ICFO researchers design new health monitors that are flexible, transparent and based on graphene

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A flexible UV patch prototype capable of wirelessly transferring power and data and operating battery-free to sense the environmental UV-index, developed by a team of researchers at the ICFO

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A flexible and transparent device that can provide continuous and accurate measurements of multiple vital signs, developed by the ICFO

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A graphene patch that integrates onto the screen of a mobile phone and instantly measures and displays vital signs in real time when a user places a finger on the screen

Researchers at the Institute of Photonic Sciences (ICFO) have developed a new class of flexible, transparent and low-power wearables based on graphene to monitor multiple vital signs, such as heart rate, respiratory rate, blood pulse oxygenation and exposure to UV radiation. The study has been recently published in the Science Advances journal.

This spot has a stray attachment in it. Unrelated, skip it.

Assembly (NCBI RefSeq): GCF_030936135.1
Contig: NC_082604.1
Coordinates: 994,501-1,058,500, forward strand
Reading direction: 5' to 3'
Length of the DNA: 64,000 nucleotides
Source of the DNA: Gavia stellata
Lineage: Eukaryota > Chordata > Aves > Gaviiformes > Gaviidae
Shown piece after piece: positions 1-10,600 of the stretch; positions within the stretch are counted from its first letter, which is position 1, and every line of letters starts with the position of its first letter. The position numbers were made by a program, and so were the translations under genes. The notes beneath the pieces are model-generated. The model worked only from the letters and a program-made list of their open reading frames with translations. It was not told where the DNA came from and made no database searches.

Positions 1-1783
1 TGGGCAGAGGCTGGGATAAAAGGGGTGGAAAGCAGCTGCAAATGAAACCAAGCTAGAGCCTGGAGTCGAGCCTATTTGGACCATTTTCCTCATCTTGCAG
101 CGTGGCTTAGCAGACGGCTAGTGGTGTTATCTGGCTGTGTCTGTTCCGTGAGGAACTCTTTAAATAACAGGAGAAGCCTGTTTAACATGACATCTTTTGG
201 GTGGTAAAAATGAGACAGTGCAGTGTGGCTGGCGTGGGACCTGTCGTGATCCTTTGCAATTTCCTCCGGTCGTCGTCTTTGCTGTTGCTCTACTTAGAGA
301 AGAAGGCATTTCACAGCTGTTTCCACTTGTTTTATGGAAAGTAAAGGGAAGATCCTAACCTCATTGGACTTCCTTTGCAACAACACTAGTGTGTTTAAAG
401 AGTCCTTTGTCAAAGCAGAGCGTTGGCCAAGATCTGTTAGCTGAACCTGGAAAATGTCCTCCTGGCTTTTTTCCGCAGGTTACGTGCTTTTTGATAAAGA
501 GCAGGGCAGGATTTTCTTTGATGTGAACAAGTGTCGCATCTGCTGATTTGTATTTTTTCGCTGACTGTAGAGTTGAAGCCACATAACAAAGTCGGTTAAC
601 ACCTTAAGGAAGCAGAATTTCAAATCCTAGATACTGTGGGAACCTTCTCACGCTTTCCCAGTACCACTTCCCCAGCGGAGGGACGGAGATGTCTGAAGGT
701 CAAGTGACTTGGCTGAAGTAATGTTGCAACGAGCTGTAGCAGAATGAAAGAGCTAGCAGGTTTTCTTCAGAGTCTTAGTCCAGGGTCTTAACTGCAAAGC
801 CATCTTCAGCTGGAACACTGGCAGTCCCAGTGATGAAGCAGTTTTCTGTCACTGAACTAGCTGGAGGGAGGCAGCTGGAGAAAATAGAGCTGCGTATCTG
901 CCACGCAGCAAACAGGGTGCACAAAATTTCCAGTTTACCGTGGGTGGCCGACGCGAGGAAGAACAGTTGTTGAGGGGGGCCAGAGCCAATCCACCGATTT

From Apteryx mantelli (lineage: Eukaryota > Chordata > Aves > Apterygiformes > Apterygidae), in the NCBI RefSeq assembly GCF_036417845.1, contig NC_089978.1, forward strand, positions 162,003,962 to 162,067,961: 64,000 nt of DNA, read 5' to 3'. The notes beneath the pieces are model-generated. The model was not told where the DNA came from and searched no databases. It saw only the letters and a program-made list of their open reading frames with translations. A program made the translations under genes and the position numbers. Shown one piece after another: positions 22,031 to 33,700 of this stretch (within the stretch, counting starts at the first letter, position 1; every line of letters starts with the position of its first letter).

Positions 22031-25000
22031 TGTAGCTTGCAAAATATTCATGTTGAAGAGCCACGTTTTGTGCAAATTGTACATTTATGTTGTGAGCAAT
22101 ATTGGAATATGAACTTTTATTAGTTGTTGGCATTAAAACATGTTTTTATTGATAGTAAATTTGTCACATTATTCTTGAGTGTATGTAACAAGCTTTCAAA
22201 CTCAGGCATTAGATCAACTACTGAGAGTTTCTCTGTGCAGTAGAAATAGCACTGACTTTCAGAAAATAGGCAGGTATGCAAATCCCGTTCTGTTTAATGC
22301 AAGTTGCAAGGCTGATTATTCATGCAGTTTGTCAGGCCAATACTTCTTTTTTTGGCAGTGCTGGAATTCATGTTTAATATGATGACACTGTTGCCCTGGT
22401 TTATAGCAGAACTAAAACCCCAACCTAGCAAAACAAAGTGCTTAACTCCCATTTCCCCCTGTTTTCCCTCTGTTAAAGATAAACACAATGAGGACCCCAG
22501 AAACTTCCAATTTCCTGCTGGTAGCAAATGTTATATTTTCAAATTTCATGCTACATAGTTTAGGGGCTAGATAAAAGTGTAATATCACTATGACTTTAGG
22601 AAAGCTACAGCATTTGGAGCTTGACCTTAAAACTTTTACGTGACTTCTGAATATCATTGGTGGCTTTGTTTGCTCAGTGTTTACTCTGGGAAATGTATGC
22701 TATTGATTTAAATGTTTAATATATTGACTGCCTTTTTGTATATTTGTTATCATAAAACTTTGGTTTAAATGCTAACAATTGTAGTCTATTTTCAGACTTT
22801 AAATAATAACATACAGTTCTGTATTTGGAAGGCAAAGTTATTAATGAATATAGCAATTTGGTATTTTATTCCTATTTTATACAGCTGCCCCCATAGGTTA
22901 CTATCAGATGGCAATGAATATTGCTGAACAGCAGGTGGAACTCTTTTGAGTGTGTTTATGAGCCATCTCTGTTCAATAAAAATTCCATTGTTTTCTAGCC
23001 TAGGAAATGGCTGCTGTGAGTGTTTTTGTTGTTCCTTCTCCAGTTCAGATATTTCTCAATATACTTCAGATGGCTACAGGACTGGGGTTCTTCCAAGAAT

Oct 30, 2019

New technological devices are prioritising non-invasive tracking of vital signs not only for fitness monitoring, but also to prevent common health problems such as heart failure, hypertension and stress-related complications, among others. Wearable technology—wearables, to keep it short—based on optical detection mechanisms are proving an invaluable approach for reporting on our bodies inner workings and have experienced a large penetration into the consumer market. Current wearable technology, based on non-flexible components, does not deliver the desired accuracy and can only monitor a limited number of vital signs. To tackle this problem, conformable non-invasive optical-based sensors that can measure a broader set of vital signs are at the top of the end-users’ wish list.